Does a microchip replace identification tags and rabies tags?
Absolutely not. Microchips are great for a form of permanent identification that is tamper-proof, but nothing replaces a collar with up-to-date identification tags. Your pet's rabies tag should always be on their collar so people can quickly see that your pet has been vaccinated for this deadly disease. Rabies tag numbers also allow tracing of animals and identification of a lost animal's owner, but it can be hard to have a rabies number traced after veterinary clinics or county offices are closed for the day. The microchip databases are online or telephone-accessed databases, and are available 24/7, 365 days a year.

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1. What is a microchip?
2. How is a microchip implanted into an animal? Is it painful? Does it require surgery or anesthesia?
3. What kind of information is contained in the microchip? Is there a tracking device in it? Will it store my pet's medical information?
4. What do they mean by "microchip frequency"?
5. I've heard about something called "ISO standard." What does that mean?
6. What are universal (forward and backward-reading) scanners? How do they differ from other scanners?
7. How does a microchip help reunite a lost animal with its owner?
8. Does a microchip replace identification tags and rabies tags?
9. I just adopted a pet from the animal shelter. Is it microchipped? How can I find out?
10. Why should I have my animals microchipped?
11. I want to get my animal(s) microchipped. Where do I go?
12. Why can't I just buy the microchip and implant it myself?
13. Once the microchip has been implanted, what do I do? Is there any sort of maintenance needed?
14. I heard about a dog that was euthanized by a shelter because his microchip wasn't detected by the shelter's scanner. How can I know that won't happen to my pet?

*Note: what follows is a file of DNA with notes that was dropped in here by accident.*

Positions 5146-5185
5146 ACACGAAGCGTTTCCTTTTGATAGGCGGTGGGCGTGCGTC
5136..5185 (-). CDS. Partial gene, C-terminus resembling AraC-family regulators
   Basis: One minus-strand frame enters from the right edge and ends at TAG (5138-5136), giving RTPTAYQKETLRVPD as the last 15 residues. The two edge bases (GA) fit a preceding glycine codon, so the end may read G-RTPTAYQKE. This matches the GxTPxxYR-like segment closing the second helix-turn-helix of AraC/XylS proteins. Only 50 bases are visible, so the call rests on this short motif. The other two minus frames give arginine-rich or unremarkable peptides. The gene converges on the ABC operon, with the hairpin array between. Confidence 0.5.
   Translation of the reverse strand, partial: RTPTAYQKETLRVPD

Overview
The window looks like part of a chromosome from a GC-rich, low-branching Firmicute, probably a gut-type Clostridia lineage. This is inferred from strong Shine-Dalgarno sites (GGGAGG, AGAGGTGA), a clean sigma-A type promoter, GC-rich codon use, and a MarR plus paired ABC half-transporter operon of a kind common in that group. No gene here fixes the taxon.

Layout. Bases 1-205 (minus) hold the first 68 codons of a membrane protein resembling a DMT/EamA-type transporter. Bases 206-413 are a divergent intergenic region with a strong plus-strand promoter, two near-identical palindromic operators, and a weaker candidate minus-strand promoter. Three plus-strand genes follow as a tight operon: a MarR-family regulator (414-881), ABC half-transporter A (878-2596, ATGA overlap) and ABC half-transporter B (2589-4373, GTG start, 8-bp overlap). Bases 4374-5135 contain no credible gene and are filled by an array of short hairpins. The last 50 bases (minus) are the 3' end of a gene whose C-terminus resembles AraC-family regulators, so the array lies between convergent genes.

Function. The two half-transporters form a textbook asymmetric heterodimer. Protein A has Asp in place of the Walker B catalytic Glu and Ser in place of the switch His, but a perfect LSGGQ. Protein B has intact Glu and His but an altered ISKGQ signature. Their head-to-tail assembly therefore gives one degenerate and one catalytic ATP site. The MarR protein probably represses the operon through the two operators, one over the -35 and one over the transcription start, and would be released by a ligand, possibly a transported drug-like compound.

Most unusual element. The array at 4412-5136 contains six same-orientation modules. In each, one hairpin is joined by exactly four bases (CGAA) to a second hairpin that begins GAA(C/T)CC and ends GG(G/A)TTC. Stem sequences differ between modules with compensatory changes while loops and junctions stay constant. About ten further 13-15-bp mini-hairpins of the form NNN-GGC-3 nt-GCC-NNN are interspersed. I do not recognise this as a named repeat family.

15. Why are microchips sometimes not found?
16. My pet has two different frequency microchips implanted. Do I need to have one removed? Will they interfere with each other? Which microchip will be detected by the scanner?
17. My pet has a non-ISO standard, 125 kHz microchip implanted, and I want to have it implanted with an ISO standard, 134 kHz microchip. Can I do that?
18. Why isn't it a requirement that all shelters and veterinary clinics use the same microchips and readers? Why aren't they required to have one of each scanner so microchips are never missed?
19. When I have my pet microchipped, is there one central database that registers the information and makes it available to animal shelters and veterinary clinics in case my pet is lost or stolen?
20. What are some of the problems associated with microchips? How common are they?
21. I've heard a lot lately that microchips cause cancer. Is this true?
22. I don't want my pet to get cancer. Should I have my pet's microchip removed?
23. Do the benefits of microchipping outweigh the risks? I'm worried there is still a chance that the veterinary clinic or shelter won't be able to read the chip or my pet will have a reaction.